In My Defense

So, Joe Romm wrote a piece suggesting that climate change may have been a precipitating event of the crises in Tunisia, Egypt and elsewhere in the Middle East.

The question is why specifically now have the Egyptians and Tunisians rioted after decades of anti-democratic rule? Certainly one can ignore the experts and say that it is a complete coincidence that the rioting occurred as food prices hit record levels — in spite of the fact that the last time there was this kind of rioting globally food prices were at record levels, which is precisely why experts were predicting that record hide food prices would lead to riots. Now the question is, why are food prices are at record levels? Again, reality pretty much speaks for itself here. Extreme weather is a major contributing factor — and our top climate scientists say global warming has contributed.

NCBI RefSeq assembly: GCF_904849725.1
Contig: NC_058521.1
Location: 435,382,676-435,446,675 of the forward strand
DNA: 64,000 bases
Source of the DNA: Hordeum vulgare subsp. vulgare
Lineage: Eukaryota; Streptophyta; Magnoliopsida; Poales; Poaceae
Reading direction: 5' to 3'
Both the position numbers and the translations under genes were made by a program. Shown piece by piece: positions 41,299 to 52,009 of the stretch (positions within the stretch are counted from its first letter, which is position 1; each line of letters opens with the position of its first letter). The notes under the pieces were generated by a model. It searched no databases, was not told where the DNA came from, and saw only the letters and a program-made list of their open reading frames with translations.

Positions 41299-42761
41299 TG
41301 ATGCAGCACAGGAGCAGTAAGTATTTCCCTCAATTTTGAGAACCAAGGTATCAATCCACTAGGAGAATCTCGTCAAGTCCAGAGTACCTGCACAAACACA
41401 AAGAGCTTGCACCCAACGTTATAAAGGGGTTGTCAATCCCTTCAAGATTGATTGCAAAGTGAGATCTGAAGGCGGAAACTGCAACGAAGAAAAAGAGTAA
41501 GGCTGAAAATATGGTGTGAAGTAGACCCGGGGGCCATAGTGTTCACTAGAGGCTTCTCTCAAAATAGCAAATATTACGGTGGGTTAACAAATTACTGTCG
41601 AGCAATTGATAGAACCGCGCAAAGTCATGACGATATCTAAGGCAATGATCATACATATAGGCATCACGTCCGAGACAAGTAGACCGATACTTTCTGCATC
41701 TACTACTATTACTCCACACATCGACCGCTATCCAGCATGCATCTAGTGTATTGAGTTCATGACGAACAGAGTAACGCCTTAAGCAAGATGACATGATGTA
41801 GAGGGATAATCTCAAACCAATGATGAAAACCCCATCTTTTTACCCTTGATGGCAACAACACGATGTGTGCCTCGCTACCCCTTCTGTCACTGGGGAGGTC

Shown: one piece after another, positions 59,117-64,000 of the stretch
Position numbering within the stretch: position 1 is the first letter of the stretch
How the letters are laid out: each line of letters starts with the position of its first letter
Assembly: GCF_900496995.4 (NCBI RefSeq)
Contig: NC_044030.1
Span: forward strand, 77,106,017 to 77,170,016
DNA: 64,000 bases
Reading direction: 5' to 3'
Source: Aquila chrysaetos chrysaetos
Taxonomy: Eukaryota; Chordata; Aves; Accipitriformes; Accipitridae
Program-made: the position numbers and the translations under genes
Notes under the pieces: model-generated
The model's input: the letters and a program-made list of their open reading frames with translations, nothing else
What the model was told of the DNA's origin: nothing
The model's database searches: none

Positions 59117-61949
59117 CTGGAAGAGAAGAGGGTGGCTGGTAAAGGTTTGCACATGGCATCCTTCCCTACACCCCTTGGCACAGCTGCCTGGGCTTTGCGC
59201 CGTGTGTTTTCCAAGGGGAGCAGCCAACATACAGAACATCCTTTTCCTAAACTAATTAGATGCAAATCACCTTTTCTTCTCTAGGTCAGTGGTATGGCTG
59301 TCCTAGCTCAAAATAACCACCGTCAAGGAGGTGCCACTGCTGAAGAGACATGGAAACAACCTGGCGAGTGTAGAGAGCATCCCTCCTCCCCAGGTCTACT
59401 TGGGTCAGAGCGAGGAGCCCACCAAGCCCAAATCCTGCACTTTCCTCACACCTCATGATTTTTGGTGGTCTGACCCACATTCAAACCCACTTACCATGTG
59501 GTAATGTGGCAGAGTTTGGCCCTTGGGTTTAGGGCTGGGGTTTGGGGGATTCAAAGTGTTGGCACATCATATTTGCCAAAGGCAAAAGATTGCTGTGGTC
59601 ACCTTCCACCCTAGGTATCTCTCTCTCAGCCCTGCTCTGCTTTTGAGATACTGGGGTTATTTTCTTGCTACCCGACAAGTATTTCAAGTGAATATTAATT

And Keith Kloor was having none of it.

you … have to marvel at the hubris of someone who sees a global warming angle to the Egyptian revolt.

I showed up to ask why that was hubris, and have been met by a fair amount of spluttering and no real answer. But by the end of the discussion I was being accused (you can guess by whom) of being indifferent to the suffering of Egyptians or the other causes of the problems.

In my defense I direct you to my Reader feed which since the events began has featured the following items:

Piece of the Middle East

Pakistan flood crisis as bad as African famines, UN says – ‘Humanitarian crisis of epic proportions’

Al-Jazeera’s Revolution